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Migration of superior vena cava stent

DOI: 10.1186/1749-8090-3-12

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Abstract:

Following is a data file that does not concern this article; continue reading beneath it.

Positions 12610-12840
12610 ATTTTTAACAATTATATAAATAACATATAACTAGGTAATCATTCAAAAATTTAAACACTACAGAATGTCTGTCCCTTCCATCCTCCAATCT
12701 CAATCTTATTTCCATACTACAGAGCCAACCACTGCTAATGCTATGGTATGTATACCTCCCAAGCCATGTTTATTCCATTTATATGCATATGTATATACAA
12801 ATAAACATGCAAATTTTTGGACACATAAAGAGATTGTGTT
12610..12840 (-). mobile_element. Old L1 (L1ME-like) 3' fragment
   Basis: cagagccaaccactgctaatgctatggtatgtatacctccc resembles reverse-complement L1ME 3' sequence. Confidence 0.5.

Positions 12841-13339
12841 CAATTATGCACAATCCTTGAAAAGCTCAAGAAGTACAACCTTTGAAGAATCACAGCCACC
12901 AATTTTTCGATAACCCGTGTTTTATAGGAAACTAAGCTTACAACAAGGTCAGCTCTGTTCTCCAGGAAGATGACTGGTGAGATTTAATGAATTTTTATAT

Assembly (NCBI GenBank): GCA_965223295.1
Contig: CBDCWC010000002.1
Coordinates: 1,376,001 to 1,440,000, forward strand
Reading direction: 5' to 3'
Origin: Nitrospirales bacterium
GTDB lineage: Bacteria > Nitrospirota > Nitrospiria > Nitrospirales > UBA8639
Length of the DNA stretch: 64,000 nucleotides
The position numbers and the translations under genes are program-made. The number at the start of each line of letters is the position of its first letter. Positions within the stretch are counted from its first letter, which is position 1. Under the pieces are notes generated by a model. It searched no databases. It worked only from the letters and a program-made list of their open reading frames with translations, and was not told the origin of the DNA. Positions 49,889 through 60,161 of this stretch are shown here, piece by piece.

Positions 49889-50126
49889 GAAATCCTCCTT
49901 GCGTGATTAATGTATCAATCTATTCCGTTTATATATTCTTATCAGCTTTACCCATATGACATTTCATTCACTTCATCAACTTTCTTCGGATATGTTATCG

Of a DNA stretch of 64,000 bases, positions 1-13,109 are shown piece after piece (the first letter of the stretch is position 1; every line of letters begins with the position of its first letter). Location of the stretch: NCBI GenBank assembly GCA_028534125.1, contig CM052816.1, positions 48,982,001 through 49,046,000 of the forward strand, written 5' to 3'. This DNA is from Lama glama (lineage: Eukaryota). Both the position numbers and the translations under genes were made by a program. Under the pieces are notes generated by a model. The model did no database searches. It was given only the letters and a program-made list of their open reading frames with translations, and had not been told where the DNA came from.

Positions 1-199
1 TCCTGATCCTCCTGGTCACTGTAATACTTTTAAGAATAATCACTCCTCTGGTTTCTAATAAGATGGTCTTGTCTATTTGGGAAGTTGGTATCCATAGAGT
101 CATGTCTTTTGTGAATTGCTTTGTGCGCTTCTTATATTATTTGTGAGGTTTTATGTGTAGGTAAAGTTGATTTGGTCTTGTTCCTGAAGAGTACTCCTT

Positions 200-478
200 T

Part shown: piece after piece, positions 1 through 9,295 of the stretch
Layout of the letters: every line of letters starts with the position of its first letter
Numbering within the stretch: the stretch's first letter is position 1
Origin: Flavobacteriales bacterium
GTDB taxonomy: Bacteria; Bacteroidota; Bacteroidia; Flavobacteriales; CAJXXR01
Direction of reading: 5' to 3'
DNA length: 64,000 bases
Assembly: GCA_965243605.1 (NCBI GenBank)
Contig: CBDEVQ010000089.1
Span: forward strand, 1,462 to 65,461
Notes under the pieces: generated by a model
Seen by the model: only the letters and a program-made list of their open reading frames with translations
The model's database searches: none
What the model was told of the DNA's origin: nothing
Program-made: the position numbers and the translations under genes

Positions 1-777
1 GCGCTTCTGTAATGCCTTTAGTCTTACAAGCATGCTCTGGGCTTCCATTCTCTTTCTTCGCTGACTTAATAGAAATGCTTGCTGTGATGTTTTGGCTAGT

There has been a recent increase in the use of endovascular prostheses resulting in complex surgical and interventional complications not previously recognised. We report a case of Superior Vena Cava Stenosis treated with a Wallstent which migrated to the right atrium, necessitating a combined radiological and surgical approach to retrieve it.A 78 year old haemodialysis patient was admitted under the care of renal team with a history of symptomatic bilateral upper limb and facial swelling unrelated to her renal impairment. In the past, her right groin had been irradiated for lymphoma and she had significant co-morbidity precluding any surgical intervention. She had duplex scanning, which showed evidence of Superior Vena Caval obstruction. She underwent angioplasty and Stenting of the Superior Vena Cava with a 10 mm × 46 mm Wallstent Uni endoprosthesis (Boston Scientific Corp., MA, USA). A right Internal Jugular Vascath was inserted proximal to the stent and good flows were achieved from all three lumen.Two weeks later since her supracaval venous access became blocked and a tunnelled Permacath was placed in the left femoral vein. An Amplatz superstiff wire was placed across the SVC stent through the pre-existing vascath. Under fluoroscopy, the line was removed and a peel-away sheath was introduced over the wire, to facilitate the introduction of a tunnelled Split-Cath. The intersect between the two different length lumina caught on the superior margin of the SVC stent instantly dislodging it. The stent moved into and lay horizontally in the right atrium [Fig 1, 2].A 45 cm 10 Fr SuperArrow-flex percutaneous sheath was inserted in the left femoral vein, immediately superior to the tunnelled split-cath. Through this a 25 mm Amplatz gooseneck snare (ev3 Inc, MI, USA) was inserted and several futile attempts were made to snare the stent. A sidewinder catheter (Cordis Europa N.V) over an angled Terumo wire (Terumo Corp, Japan) was used to access the lumen of the stent. The

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